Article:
WHS – A Building That is Obsolete

by cbohne on September 24, 2013

Winchester Star, September 26, 2013

WHS: A Building that is Obsolete


In recent years, Winchester has addressed the aging and inflexibility of its high school facility through numerous patch and repair or small renovation efforts.  Today’s pressing and recurring needs simply cannot be adequately and cost-efficiently addressed through continued small-scale interventions. Why? The building has become obsolete. (See a full list of building deficiencies.)

Failing building systems and exterior

We increasingly spend scarce dollars to deal with problems due to air and water infiltrations.

These are not the consequence of a simple failure of a replaceable wall component, but rather the deterioration of a nearly 50-year old composite envelope design.  This very design—a largely un-insulated brick façade and single-pane windows—contributes to being the largest consumer of power in town.

The roof has reached the end of its service life as we continue to chase the leaks, water damage, and unpleasant interior environments that result—including the shut-down and gutting of a classroom last year due to mold and mildew.

Mechanical and electrical systems—all in need of replacement—must be relocated out of the flood-prone basement to a first floor area facilitating easy access and maintenance.  The first floor of the school is presently two feet above the flood plain, and when flood mitigation measures are complete, it will be five feet above the flood plain.  With reconstruction, we’ll no longer spend precious resources renting portable emergency generators to temporarily replace one that has failed and is unserviceable.

Is the school really sinking?

It’s not—but everything else is.

The site work, not the building, has been settling for years. While the structure itself stands firm on deep-driven pilings, the walkways, courtyards, and parking areas have sunk due to underlying organic material that was not excavated during construction in 1970-71. In some instances, sewer lines have shifted and storm water now flows in the wrong direction.

The proposed renovation includes complete site reconstruction with excavation, structural fill, and piers to prevent this phenomenon from continuing, saving us on-going costs and liabilities.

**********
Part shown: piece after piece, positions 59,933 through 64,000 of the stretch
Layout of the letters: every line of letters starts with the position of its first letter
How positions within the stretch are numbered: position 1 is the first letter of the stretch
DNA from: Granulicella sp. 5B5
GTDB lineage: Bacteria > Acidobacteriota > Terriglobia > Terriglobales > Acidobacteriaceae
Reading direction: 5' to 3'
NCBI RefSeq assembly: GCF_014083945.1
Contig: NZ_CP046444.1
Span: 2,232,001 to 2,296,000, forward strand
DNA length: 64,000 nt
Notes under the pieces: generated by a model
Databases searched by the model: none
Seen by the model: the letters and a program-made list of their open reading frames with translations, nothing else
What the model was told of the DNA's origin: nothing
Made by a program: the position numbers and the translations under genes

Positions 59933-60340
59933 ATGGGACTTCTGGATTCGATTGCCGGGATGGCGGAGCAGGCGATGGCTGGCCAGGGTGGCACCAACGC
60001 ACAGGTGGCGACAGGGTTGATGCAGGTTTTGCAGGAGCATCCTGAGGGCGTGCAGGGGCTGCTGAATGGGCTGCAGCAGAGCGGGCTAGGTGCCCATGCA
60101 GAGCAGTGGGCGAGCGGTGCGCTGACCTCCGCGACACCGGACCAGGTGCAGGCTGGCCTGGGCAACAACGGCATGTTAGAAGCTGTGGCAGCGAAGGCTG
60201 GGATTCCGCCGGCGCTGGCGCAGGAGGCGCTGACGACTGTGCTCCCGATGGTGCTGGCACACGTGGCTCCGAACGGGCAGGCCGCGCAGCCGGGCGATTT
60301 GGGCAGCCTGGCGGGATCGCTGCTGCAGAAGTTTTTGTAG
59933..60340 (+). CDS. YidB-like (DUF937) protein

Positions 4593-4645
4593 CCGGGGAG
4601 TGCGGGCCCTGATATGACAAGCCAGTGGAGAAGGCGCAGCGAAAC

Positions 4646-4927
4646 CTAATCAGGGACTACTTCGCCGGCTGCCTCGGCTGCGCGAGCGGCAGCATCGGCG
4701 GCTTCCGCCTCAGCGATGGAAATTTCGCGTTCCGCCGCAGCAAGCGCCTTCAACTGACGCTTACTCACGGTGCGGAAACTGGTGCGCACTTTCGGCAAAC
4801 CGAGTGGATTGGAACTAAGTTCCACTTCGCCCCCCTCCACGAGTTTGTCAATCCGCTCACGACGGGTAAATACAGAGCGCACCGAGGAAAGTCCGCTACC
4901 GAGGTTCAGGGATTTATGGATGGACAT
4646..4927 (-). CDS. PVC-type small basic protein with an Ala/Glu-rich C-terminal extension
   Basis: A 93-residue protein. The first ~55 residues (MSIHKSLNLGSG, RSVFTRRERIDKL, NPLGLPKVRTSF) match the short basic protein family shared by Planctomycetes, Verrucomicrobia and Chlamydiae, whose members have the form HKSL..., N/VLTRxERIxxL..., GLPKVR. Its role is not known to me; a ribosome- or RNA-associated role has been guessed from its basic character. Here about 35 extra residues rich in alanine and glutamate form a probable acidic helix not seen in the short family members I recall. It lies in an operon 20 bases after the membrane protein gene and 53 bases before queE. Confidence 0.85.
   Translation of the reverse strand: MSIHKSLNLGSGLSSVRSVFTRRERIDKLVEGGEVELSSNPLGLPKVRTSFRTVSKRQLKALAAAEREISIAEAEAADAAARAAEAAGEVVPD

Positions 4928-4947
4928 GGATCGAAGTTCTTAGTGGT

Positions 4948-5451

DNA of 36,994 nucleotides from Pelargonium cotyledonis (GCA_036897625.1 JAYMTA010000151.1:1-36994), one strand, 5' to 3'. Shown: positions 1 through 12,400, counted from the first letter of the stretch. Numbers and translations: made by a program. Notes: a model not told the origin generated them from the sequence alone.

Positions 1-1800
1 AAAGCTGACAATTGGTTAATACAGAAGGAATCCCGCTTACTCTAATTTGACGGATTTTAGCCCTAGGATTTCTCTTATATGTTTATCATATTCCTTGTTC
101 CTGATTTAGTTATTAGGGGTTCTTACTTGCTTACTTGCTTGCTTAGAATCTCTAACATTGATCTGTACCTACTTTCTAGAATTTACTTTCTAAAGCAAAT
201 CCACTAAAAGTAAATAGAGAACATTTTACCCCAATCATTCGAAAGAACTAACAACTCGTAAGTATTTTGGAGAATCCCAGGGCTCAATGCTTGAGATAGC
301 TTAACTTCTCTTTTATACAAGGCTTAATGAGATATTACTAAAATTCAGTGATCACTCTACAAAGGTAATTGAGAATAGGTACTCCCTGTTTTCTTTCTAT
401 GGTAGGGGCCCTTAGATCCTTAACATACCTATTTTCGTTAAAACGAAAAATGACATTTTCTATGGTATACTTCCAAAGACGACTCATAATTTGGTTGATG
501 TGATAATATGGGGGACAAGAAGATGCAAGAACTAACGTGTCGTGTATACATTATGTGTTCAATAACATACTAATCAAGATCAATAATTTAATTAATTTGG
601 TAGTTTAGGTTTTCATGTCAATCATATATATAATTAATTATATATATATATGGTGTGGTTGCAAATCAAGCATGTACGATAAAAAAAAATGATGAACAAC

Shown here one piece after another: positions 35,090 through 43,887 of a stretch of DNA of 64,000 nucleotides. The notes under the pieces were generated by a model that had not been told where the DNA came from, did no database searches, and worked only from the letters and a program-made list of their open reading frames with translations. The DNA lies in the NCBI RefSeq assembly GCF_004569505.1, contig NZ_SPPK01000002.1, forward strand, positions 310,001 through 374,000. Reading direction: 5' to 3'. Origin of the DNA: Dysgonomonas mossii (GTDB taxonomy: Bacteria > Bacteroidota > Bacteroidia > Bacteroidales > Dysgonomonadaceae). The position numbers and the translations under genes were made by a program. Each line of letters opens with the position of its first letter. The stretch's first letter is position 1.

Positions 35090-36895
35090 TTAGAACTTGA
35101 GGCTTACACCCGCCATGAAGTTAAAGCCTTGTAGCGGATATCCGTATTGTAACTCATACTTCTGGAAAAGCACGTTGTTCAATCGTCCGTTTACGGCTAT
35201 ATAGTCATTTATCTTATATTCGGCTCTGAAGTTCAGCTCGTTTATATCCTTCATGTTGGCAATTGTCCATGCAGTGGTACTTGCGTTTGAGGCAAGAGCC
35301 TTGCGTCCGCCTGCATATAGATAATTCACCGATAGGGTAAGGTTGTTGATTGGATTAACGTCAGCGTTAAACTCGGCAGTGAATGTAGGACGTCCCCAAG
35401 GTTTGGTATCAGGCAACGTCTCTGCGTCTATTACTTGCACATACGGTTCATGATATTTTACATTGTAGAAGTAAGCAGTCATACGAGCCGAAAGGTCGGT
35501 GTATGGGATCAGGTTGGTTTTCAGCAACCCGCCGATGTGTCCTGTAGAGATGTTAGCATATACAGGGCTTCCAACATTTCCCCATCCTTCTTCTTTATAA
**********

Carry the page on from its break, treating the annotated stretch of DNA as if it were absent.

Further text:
The inside matters

Poorly sized and configured labs, inadequate library/media space, and under-sized classrooms ill-equipped for 21st century instruction directly impact student learning today.  Twenty-five of thirty-nine general education classrooms—and all of the science labs—are below state size standards.

Interior space is inefficient with most instructional spaces – over 75% — towards the interior of the building with little or no access to natural light or operable windows. Some spaces are accessible only through other classrooms, creating distractions for students and teachers.

The building does not provide adequate accessibility for the disabled or optimal security for students.

Couldn’t we just fix the code deficiencies?

A so-called “Code Upgrade”—in which building systems are replaced and brought up to code with seismic structural upgrades and remediation of ADA issues—has been estimated at as much as $28M. A new energy-efficient façade and roof could add another $19M to this figure. Another $7M is estimated to permanently address the settling site, walkways, and utilities.

However, such a $54M “upgrade” scenario makes no physical changes or additions to the existing academic spaces, which are undersized and poorly configured, nor does it meet the educational program and growth in student population, which requires ten additional classrooms.

The MSBA’s substantial financial support for a new or renovated high school in Winchester is driven in large part by this enrollment growth, which is the subject of a separate “white paper” by Superintendent William McAlduff (read it at www.winchesterhsproject.com).

A la carte is inefficient, expensive

Although we could address the school’s failing systems, exterior, and inadequate interior spaces separately, it’s neither educationally nor fiscally sound to do so.  Breaking up the work over time only “kicks the can”, adding complexities, cost escalation and delay that we cannot afford.  A piecemeal approach cannot transform this obsolete building into the facility that a quality high school needs.


Christian Nixon
Forest Street
Vice Chairman, Winchester School Committee

Mr. Nixon holds two degrees in Architecture from Rice University and has over 20 years of experience in the programming, planning, design, and construction administration of nearly two million square feet of institutional projects. He is also a Muraco and McCall parent with two children in the Winchester Public Schools, and a third soon to start.

Previous post:

Next post: